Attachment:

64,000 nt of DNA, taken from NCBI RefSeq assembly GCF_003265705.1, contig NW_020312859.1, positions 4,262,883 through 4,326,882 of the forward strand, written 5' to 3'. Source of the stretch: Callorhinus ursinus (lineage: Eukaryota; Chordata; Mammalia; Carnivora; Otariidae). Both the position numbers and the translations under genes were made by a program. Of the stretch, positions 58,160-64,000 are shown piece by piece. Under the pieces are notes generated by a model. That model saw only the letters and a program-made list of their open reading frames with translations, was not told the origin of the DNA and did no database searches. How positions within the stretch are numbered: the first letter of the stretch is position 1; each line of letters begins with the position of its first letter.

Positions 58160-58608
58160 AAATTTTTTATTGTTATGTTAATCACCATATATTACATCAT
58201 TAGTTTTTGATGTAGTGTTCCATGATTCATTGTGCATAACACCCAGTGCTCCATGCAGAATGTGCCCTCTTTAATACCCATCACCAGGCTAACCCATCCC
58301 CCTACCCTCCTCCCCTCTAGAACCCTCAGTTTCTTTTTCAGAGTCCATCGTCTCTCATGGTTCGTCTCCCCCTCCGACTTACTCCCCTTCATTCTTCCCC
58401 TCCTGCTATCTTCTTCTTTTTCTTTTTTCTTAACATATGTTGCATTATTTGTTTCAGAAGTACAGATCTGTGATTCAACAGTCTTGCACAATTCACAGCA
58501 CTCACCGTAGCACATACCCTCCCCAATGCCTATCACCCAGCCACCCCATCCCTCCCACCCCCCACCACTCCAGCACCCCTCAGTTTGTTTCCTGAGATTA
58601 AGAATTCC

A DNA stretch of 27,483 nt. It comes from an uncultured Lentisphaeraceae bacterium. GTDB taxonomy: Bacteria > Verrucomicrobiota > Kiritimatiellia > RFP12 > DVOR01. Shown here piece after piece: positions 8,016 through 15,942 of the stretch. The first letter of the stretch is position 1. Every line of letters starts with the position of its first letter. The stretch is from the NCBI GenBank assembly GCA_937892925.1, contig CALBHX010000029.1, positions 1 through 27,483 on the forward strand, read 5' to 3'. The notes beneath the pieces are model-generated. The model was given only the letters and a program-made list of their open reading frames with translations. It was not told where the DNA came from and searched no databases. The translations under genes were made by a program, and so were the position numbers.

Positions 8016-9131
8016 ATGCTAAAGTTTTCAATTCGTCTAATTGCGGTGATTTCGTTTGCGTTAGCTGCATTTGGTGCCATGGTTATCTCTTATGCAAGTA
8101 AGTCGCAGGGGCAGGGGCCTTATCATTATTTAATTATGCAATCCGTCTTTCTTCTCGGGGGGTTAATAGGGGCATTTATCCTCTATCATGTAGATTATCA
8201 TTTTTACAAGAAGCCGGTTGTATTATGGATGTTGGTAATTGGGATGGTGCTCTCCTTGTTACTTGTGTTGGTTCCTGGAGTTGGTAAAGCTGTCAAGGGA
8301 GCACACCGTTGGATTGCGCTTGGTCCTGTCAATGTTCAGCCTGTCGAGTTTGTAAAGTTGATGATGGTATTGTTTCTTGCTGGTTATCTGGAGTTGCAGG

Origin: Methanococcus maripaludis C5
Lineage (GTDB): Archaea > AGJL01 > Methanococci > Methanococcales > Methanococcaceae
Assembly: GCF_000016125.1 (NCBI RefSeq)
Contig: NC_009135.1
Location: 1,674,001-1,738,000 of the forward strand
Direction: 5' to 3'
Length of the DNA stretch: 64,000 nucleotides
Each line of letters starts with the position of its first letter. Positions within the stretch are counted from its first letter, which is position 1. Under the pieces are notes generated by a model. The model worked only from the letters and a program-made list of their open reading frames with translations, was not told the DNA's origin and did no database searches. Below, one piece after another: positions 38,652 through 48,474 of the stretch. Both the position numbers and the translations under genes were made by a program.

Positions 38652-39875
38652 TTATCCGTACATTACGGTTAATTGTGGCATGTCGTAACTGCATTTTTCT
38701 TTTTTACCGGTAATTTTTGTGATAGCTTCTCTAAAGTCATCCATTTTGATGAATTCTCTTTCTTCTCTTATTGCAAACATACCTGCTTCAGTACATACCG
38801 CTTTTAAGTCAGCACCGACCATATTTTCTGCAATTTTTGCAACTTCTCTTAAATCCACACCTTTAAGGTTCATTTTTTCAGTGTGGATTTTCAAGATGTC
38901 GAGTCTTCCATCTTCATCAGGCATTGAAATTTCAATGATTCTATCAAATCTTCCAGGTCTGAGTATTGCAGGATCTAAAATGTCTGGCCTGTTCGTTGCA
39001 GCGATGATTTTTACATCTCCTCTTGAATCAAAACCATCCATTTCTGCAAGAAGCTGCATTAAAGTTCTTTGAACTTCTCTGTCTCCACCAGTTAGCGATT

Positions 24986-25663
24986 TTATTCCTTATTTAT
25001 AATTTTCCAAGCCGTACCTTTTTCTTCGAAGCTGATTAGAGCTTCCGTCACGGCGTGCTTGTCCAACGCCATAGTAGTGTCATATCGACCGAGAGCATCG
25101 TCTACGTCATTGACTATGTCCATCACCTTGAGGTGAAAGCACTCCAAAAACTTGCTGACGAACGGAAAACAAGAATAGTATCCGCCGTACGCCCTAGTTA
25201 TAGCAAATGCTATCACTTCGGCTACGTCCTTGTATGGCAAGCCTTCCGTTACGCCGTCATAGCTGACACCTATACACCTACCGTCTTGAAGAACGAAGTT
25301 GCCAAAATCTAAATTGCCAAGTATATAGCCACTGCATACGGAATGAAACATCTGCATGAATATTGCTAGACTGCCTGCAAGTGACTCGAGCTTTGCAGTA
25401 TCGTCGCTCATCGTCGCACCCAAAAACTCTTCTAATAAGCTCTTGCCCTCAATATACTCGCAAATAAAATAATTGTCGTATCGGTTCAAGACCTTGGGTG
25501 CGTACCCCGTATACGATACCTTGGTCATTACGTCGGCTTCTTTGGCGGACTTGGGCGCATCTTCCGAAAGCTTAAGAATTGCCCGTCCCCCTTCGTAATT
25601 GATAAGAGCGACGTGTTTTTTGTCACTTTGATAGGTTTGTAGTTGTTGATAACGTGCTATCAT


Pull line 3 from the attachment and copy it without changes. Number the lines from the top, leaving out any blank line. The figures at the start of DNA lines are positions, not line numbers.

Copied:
58160 AAATTTTTTATTGTTATGTTAATCACCATATATTACATCAT